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Re: Perl 7 or Perl 2013?

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John Imrie
February 7, 2013 21:24
Re: Perl 7 or Perl 2013?
Message ID:
On 07/02/2013 17:03, Joel Berger wrote:
>     From: Ricardo Signes <
>     <>>
>     To: Ovid < <>>
>     Cc: <>
>     Date: Wed, 6 Feb 2013 13:45:27 -0500
>     Subject: Re: Perl 7 or Perl 2013?
>     This topic has come up many times in the past few years.  It is
>     generally in
>     the form "let's call the next one Perl 7" or "let's hide the 5 and
>     call it
>     version 18" and sometimes "Perl $Year."
>     These all say, "Perl is the language, and Perl 6 is something
>     irrelevant."
>     This is specifically in contradiction to Larry, who has
>     *specifically* and
>     *repeatedly* addressed this point in keynotes and other public
>     presentations.
>     We can't call it "Perl {$x>5}" without contradicting Larry, and if
>     some folks
>     are interested in organizing a committee to badger Larry *even
>     more* about this
>     issue, the most I can really do is say that this isn't the place
>     to do organize
>     such a committee.  I'd also like to say that this has been
>     addressed so many
>     times that further pressing of the issue seems inappropriate.
>     Furthermore, were Perl 7 to be released (secretly known to be Perl
>     5.20.0),
>     what would the outcome be?  It would gain attention, and people
>     would say,
>     "Wow, a big new release of Perl?  What's new?  Oh.  Not very much!
>      Ho hum."
>     It gets us attention and then squanders it, because it isn't able
>     to deliver on
>     "all the amazing cool new stuff."  What's amazing and cool since
>     5.8?  Many
>     excellent features ranging from "small but very handy" to
>     "significant and
>     useful in some circumstances."  I am delighted to have s///r and
>     lexical subs
>     and (soon) subroutine signatures, but if the notion is that people
>     think
>     nothing has happened in 10 years, and the answer they get is
>     those, I think we
>     will appear desperate rather than vibrant.
>     --
>     rjbs
> Hi Ricardo,
> First and foremost, I want to say that, I realize that I'm new to the 
> Perl community. I also hope that I even post this message correctly! I 
> know I don't get much of a vote in this as such, but I want to respond 
> to this comment because I feel strongly about it.
> I learned Perl mostly from perldoc and StackOverflow. I am very 
> familiar both from when I was a noob and now as I try to help the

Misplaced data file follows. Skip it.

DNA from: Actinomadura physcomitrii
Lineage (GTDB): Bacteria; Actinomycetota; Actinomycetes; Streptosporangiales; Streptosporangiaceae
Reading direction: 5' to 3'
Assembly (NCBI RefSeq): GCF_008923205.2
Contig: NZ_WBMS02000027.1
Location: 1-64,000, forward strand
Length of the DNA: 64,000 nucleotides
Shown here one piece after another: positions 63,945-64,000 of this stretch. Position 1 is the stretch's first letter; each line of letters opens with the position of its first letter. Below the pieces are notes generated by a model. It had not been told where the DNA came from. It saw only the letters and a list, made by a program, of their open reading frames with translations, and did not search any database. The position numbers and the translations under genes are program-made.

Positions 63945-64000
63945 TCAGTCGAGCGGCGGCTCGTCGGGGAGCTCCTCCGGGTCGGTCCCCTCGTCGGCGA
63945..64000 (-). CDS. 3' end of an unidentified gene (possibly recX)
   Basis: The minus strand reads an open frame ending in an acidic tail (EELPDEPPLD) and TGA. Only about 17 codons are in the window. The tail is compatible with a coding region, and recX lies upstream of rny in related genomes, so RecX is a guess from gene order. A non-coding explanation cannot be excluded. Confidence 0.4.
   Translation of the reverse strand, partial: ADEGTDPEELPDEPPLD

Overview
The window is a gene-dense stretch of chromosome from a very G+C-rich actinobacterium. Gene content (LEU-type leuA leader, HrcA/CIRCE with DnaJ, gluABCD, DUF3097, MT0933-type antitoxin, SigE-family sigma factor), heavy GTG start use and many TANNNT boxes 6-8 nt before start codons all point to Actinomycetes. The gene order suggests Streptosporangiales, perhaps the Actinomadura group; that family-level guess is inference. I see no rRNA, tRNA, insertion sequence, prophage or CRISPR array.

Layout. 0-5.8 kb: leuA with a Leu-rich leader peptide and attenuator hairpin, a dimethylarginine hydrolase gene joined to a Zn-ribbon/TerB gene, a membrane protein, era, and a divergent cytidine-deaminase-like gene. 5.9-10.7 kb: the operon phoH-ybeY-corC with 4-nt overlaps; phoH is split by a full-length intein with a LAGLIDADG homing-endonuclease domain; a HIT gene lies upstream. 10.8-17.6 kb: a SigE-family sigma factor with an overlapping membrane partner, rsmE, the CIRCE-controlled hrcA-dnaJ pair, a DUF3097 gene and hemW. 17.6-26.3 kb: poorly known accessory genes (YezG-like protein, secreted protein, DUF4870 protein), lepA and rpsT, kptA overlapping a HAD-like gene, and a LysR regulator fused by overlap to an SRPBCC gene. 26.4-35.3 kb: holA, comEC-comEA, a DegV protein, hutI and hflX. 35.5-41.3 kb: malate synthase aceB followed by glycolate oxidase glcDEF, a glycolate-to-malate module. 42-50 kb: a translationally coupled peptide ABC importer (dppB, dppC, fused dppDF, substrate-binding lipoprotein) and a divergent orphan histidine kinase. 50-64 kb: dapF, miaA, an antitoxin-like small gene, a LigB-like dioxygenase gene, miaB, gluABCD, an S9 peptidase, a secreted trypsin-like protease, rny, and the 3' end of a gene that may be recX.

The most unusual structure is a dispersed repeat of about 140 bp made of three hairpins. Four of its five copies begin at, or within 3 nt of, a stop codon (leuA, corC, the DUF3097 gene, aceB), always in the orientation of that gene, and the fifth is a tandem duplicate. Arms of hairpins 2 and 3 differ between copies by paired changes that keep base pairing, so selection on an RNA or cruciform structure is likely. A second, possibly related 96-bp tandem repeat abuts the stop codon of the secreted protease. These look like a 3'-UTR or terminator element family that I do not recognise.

> noobs, what some of the sentiment is. One that I see often is 
> "should/must I use strict and warnings?" 
> ( or else 
> they have problems that would have been solved if they did. The 
> inevitable question then is "why aren't these the defaults?" and the 
> answer is always backward compatibility, and rightly so.
> The same thing happens (though less often) with unicode. There is of 
> course the famous rant from tchrist: 
> which by the way ranks as 
> the all time most voted [Perl] question on SO. Perl now has great 
> unicode support, but it can't be enabled by default (even those 
> features which make sense to autoenable). In fact even the default 
> encoding of the scripts and the handles can't be changed.
> There are more nits like indirect object syntax which people trip 
> over, `or die $!` on opens, and other nits that mostly remain for 
> backwards compatibility. Wouldn't it be great if we could enable `no 
> indirect` or `use autodie` by default?
> I think the biggest thing a breaking release (I personally favor Perl 
> 7) would bring is a chance to flip those defaults. Perl 7 could still 
> support all those ancient scripts; they would just need a few lines at 
> the top to re-enable those old features. Think `no strict; use 
> indirect`. (In fact I would favor a special casing of (s)?print(f)? 
> because changing all the `print STDERR ...` might be over-burdensome.
> These are things that the outside community either sees first and 
> thinks "man I need too much boilerplate" or "gosh why don't they just 
> fix these things" and leave or gripe, or else they don't know to think 
> that and discover that Perl without a safety net is too much trouble 
> and just leave and we never knew they were there.
> Much of what I've written here is echoed in my blog post, 
> . 
> I hope you'll consider a Perl 7 (or whatever) as a chance not to just 
> make a publicity splash with a new number, but take it as an 
> opportunity to fix some things that really do hurt Perl's perception 
> in the first few weeks of learning it, which is a crucial time to woo 
> a potential future core-contributor.
> "Perl 7, the product of years of experience with Perl 5, now with the 
> defaults that help you get going faster. Don't worry about your old 
> scripts, they work too with just a few minor additions." Sounds nice 
> to me.
> Thank you for reading and thank you for all your work making Perl X great!
> Joel Berger
I quite like this Idea.

It gives us a reason to bump the major number as all the defaults change.

As an addition could we come to an agreement that the Perl6 crowd can 
have the even numbers. Perl 6, Perl 8  etc. and we get the odd one's. 
Perl5, Perl7 etc.


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